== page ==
Preparing for Service Disruption During Potential VERIZON STRIKE

Verizon Communication Inc's wireline unit workers on the East Coast have voted to go on strike if wage and benefits negotiations between the company and the unions representing the workers are not settled before their current contracts expire on August 1, 2015.

If a strike is approved by union officials, wireline services — which includes FiOS Internet, telephone and TV — could be affected for Verizon customers from Virginia to Massachusetts. Our experience is that these matters get resolved in a timely fashion. Nonetheless, we want to help you prepare for any challenges you may encounter during this crisis.

Impact on Business

The impact of such an event on existing businesses should be minimal, as Verizon will likely focus its resources on maintaining service and making repairs. However, if you are opening a new location in the region or have pending orders for moves/add/changes to your services, you may experience delays. Also, billing issues and contract renewals may not be resolved in a timely fashion.
 
Alternative services for setting up a new office during the potential Verizon strike include:

Using an alternate broadband provider, such as cable or fixed wireless, as a substitute to FiOS, Ethernet or other network service.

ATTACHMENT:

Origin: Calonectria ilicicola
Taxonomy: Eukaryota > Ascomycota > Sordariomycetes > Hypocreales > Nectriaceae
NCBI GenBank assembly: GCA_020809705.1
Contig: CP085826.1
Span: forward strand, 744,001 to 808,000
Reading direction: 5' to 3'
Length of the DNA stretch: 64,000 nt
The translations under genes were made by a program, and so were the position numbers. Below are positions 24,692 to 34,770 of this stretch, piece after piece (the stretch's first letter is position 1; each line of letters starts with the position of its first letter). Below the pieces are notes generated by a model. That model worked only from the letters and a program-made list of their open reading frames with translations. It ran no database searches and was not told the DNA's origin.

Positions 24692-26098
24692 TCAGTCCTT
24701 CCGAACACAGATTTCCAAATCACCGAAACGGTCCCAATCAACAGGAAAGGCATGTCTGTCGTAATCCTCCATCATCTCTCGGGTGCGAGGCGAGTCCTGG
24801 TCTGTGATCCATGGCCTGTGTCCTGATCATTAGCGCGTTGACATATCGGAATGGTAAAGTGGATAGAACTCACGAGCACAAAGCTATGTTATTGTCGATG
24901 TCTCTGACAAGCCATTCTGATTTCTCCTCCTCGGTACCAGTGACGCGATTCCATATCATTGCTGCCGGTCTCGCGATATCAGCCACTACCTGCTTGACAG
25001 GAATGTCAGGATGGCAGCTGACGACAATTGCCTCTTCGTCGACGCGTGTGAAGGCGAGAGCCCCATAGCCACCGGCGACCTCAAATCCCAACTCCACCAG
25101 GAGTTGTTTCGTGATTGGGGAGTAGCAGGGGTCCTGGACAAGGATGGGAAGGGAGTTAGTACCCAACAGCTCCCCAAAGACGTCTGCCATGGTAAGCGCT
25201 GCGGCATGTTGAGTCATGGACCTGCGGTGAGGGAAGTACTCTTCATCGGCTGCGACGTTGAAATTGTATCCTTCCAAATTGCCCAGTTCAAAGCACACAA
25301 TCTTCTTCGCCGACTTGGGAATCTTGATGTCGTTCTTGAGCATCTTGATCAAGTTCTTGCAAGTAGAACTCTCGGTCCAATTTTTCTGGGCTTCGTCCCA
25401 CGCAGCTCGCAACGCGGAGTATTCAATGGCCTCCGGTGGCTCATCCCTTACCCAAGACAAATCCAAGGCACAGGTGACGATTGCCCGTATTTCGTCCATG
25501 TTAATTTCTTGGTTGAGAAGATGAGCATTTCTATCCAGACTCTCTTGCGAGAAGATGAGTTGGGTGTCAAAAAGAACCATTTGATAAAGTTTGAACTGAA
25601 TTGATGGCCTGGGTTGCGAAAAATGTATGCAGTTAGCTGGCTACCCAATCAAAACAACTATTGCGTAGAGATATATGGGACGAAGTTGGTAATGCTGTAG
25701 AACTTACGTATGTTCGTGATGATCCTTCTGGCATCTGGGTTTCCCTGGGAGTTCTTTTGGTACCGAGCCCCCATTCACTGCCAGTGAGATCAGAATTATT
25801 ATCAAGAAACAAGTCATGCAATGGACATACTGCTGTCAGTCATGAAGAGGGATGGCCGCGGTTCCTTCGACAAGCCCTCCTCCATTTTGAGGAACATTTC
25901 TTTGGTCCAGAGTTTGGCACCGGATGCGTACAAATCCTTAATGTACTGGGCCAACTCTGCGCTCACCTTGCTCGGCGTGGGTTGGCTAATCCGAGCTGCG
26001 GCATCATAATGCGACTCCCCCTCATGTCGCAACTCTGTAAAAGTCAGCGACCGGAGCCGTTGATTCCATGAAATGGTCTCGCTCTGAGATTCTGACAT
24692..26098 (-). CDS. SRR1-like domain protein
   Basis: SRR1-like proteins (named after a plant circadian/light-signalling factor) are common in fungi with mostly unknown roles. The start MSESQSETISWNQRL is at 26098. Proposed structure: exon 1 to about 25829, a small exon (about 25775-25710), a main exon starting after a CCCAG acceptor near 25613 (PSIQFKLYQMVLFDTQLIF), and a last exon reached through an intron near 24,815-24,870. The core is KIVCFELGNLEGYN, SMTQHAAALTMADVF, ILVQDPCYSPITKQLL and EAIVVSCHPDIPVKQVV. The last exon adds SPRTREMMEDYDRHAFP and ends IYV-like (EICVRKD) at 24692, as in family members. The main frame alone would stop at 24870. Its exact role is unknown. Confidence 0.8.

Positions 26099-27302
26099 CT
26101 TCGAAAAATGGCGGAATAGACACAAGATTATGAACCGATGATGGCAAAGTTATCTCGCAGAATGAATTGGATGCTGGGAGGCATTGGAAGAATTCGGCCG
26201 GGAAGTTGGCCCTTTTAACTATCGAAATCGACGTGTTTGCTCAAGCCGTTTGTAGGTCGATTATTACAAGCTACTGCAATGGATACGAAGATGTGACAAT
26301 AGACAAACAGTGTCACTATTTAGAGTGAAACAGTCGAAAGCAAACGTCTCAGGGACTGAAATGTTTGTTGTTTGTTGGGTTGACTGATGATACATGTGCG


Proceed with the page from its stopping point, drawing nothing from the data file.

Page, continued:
Using SIP trunking, a Voice over Internet Protocol (VoIP) and streaming media service, as a substitute for PRIS or POTS lines. Check with your phone vendor or manufacturer first to ensure your existing phone system can handle SIP trunks.

Backup Plan

If ordering alternate services, opt for a shorter-term contract; it might cost slightly more per month, but you won’t be stuck with a long-term solution procured under duress. Once the strike is settled and your Verizon services are restored, you can determine whether to keep or cancel the alternate services. It’s never a bad idea to have backup Internet services in today’s “always connected” environment, especially if your organization uses cloud-based solutions for e-mail and other critical business applications.  

Other ways you can prepare for a possible strike are:

  • Have a clear inventory of your existing services and know who to call for what expect longer hold times if you need to call because fewer people will be on the other end of the line.
  • Integrate your landline services with wireless for business continuity, if available.

As I mentioned earlier, I believe officials will resolve this matter in a timely fashion and avoid any work outages. However, if you have any questions or concerns about how a possible strike could affect your business, please feel free to contact us.

Written by Dennis O'Donovon at profitcomm.com